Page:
Kay Ryan's recent appointment as the Library of Congress's sixteenth poet laureate is just the latest in an amazing array of accolades for this wonderfully accessible, widely loved poet. Salon has compared her poems to Faberge eggs, tiny, ingenious devices that inevitably conceal some hidden wonder." The two hundred poems in Ryan's The Best of It offer a stunning retrospective of her work, as well as a swath of never-before-published poems of which are sure to appeal equally to longtime fans and general readers.
From Publishers Weekly
Starred Review. Ryan, the current U.S. poet laureate, may well be the oddest and wisest poet to hold that prestigious post. Her tiny, skinny poems pack a punch unlike anything else in contemporary poetry, though not unlike haiku, if haiku could be cut with a dash of Groucho Marx. This, her first retrospective volume, which also contains a book's worth of new poems, is a much-needed introduction to the work of one of our best and most accessible poets. She asks the necessary questions hiding just beneath the obvious ones: Why isn't it all/ more marked,/ why isn't every wall/ graffitied, every park tree/ stripped/... / Not why people are; why not more violent? Odd rhymes draw crystal clear relations between disparate thoughts we never realized had always gone together: As/ though our garden/ could be one bean/ and we'd rejoice if/ it flourishes, as/ though one bean/ could nourish us. Pithy poems manage to encapsulate far more than their few words should be able to hold, as in Bitter Pill, a new poem: A bitter pill/ doesn't need/ to be swallowed/ to work. Just/ reading your name/ on the bottle/ does the trick. Sassy, smart, and deep as they are hilarious, Ryan's poems are among the best.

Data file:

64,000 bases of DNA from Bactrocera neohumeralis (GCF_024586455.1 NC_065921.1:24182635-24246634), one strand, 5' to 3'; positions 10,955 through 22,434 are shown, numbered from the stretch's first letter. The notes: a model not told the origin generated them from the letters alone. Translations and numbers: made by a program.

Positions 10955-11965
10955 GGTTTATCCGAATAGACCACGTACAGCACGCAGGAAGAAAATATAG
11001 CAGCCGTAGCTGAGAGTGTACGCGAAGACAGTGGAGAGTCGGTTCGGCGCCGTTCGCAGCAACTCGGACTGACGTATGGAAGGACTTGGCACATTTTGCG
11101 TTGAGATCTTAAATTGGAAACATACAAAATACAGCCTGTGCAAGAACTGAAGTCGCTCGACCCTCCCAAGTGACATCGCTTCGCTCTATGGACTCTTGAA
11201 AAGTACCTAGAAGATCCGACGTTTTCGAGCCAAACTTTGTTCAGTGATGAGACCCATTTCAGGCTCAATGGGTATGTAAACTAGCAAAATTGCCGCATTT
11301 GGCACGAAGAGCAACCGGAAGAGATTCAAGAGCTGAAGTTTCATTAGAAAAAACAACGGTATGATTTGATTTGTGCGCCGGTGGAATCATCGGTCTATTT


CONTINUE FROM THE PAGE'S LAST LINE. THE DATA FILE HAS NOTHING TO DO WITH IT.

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*Starred Review* This ample but representative collection should attract new readers curious about the work of America’s current poet laureate and should also satisfy those familiar with Ryan’s conversational but tightly wrought poems. Her strength lies in creating short-lined poems that slide past the reader like notes from a journal but that, unlike many such efforts, are not merely self-indulgent anecdotes or predictable bromides. Rather, readers find surprise arising from each incident or pondering, creating an effect like that of the classical Zen haiku that starts out commonplace and rises to philosophical heights. Ryan’s observation of a spider weaving begins with a comment on how “from other / angles the / fibers look / fragile,” then embeds itself in the spider’s own viewpoint, from which those fibers are “coarse ropes” requiring “heavy work” to get in place in the web. The point of this close reading of insect life reveals itself in the last lines: “It / isn’t ever / delicate / to live.” Ryan’s work is best read slowly and observing intervals between poems, for the similarity of form among them risks dulling the attention when they are read one quickly after another. Also, her work, consistently excellent as it is, deserves careful reading. --Patricia Monaghan
About the Author
A Chancellor of the American Academy of Poets since 2006, Kay Ryan won the
Pulitzer Prize for Poetry for
The Best of It and was the Poet Laureate of the United States from 2008 until 2010. She has lived in Marin County, California, since 1971.